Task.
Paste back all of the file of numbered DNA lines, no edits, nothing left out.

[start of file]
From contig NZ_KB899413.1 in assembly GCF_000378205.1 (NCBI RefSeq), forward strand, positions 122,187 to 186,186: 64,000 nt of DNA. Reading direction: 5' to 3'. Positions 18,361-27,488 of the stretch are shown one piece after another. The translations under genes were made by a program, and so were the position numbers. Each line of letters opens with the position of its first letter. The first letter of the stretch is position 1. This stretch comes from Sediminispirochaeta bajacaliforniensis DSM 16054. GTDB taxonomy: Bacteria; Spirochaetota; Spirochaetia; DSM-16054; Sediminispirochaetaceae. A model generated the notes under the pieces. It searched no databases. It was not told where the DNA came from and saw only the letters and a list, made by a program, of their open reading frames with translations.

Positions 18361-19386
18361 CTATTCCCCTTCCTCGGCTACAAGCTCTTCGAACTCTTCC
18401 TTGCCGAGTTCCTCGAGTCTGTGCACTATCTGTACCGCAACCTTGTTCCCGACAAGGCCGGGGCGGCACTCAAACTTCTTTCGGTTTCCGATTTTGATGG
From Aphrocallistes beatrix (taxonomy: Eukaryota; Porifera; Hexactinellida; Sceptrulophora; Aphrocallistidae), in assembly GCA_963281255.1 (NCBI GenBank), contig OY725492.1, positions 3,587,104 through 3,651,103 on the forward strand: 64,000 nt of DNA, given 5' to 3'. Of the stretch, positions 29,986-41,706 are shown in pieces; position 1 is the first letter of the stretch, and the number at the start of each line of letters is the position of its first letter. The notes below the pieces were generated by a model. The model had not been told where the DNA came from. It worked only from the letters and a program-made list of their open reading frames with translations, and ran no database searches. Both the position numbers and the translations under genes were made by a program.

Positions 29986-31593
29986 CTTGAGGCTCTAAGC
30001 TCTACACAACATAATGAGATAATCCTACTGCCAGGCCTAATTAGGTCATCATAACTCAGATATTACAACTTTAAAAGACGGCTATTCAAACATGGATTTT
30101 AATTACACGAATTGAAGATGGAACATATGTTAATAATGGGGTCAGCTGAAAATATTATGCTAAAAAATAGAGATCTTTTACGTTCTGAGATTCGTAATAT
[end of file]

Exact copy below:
From contig NZ_KB899413.1 in assembly GCF_000378205.1 (NCBI RefSeq), forward strand, positions 122,187 to 186,186: 64,000 nt of DNA. Reading direction: 5' to 3'. Positions 18,361-27,488 of the stretch are shown one piece after another. The translations under genes were made by a program, and so were the position numbers. Each line of letters opens with the position of its first letter. The first letter of the stretch is position 1. This stretch comes from Sediminispirochaeta bajacaliforniensis DSM 16054. GTDB taxonomy: Bacteria; Spirochaetota; Spirochaetia; DSM-16054; Sediminispirochaetaceae. A model generated the notes under the pieces. It searched no databases. It was not told where the DNA came from and saw only the letters and a list, made by a program, of their open reading frames with translations.

Positions 18361-19386
18361 CTATTCCCCTTCCTCGGCTACAAGCTCTTCGAACTCTTCC
18401 TTGCCGAGTTCCTCGAGTCTGTGCACTATCTGTACCGCAACCTTGTTCCCGACAAGGCCGGGGCGGCACTCAAACTTCTTTCGGTTTCCGATTTTGATGG
From Aphrocallistes beatrix (taxonomy: Eukaryota; Porifera; Hexactinellida; Sceptrulophora; Aphrocallistidae), in assembly GCA_963281255.1 (NCBI GenBank), contig OY725492.1, positions 3,587,104 through 3,651,103 on the forward strand: 64,000 nt of DNA, given 5' to 3'. Of the stretch, positions 29,986-41,706 are shown in pieces; position 1 is the first letter of the stretch, and the number at the start of each line of letters is the position of its first letter. The notes below the pieces were generated by a model. The model had not been told where the DNA came from. It worked only from the letters and a program-made list of their open reading frames with translations, and ran no database searches. Both the position numbers and the translations under genes were made by a program.

Positions 29986-31593
29986 CTTGAGGCTCTAAGC
30001 TCTACACAACATAATGAGATAATCCTACTGCCAGGCCTAATTAGGTCATCATAACTCAGATATTACAACTTTAAAAGACGGCTATTCAAACATGGATTTT
30101 AATTACACGAATTGAAGATGGAACATATGTTAATAATGGGGTCAGCTGAAAATATTATGCTAAAAAATAGAGATCTTTTACGTTCTGAGATTCGTAATAT